Jesus’s exam echoes our lesson from Ezekiel. This passage sounds as if it were a contemporary blog posting, instead of being penned by a sixth century B.C. priest in exile from his homeland, and who has observed the destruction of his people. In this passage God lays down the conditions for which God passes judgment on the rich and powerful leadership who caused the people to be driven from Israel to captivity in foreign lands. God passes judgment against the powerful sheep that push the weaker sheep around. Against those sheep who trample and destroy the pasture. The sheep who muddy the drinking water and who have driven and scattered the weaker sheep from their homes.
Last week there was a news story about example of acing the exam. Kate McClure was driving on I-95 in New Jersey when she ran out of gas. She began to walk to the next exit. A homeless man named Johnny Bobbitt saw McClure, and advised her to get back into her care and lock it. He promised that he would help. Bobbitt spent his last $20 getting her some gas. He came back with the gas and saw McClure safely on her way.
But that’s not the end of the story. McClure couldn’t get Bobbitt out of her mind. She returned with food, gift cards and got to know Bobbitt. He was a former marine firefighter and paramedic, had problems and drugs and money, then a job fell through, he lost his paperwork, before he knew it he fell through the cracks and was on the street. One night became two, and before he knew it, he was homeless for a year
Still McClure wanted to do more. So, she and her partner set up a GoFundMe page and explained Bobbitt’s predicament. The story hit the papers and over the past two weeks $300,000 dollars have been raised to help Bobbitt back on his feet. This past Thanksgiving Bobbitt was in a motel, thanks to McClure.
This is an example of what the extraordinary power of what one person can do. Even someone with a troubled past, in dire straits, can make a difference. Giving and caring is catching, and can have ramifications we can’t even anticipate. As American Business executive at Apple, Inc, Tim Cook puts it: “be the pebble in the pond that creates the ripple for change.”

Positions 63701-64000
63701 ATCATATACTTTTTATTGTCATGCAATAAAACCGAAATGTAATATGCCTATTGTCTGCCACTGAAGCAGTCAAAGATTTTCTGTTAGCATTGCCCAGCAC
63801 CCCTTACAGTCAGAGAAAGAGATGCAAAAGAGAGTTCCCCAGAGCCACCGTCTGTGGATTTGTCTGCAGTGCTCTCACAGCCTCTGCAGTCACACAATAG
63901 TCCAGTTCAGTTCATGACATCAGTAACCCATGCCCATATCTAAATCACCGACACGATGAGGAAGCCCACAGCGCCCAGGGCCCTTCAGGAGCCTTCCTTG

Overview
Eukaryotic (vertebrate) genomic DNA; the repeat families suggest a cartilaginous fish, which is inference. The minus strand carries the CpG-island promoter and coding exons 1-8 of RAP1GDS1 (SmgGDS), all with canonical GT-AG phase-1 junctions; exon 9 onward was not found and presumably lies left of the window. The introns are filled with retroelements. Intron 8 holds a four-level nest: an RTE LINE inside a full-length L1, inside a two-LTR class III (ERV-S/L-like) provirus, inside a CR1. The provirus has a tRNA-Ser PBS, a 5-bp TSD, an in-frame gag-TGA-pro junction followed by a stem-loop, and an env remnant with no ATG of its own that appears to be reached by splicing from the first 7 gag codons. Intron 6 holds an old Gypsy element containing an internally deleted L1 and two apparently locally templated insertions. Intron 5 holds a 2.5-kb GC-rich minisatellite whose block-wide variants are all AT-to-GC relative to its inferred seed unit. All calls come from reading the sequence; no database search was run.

We can be a part of this change. This Tuesday is called “Giving Tuesday.” It follows “Cyber Monday” and before that was “Small Business Saturday,” and the day before that was “Black Friday” which actually started usually in the evening of Thanksgiving. People have gotten into fist fights, road rage, into shoving and shouting matches, all over saving a few dollars on material items and gifts for the holidays. It’s tragic that “Giving Tuesday” is placed at the end, after sales and shopping have brought out the worst in people, and after people are spent out. Giving has become an afterthought. This demonstrates the distortion of values: giving should go first, to feed the hungry, give drink to the thirsty, to welcome the stranger and visit the sick and imprisoned.
Think of what a different perspective we would have if Black Friday was Giving Friday. What if people lined up in the early hours near their closest food pantry, or prison? What if we spent six hours visiting the sick instead of store hopping? We have a way to go to ace Jesus’s final exam.
The good news however is that we can prep ourselves, we can ace the exam. Let’s not wait until the final hours of the holiday to take this exam. Let us make giving a daily habit of the Advent and Christmas season. Where will we line up to give?
Let us memorize the answers to the final exam Jesus that has reviewed with us today. Feed the hungry. Give drink to the thirsty, welcome the stranger. Visit the sick and imprisoned. Let this be one exam we pass with flying colors, to the glory of our Sovereign Lord. Amen.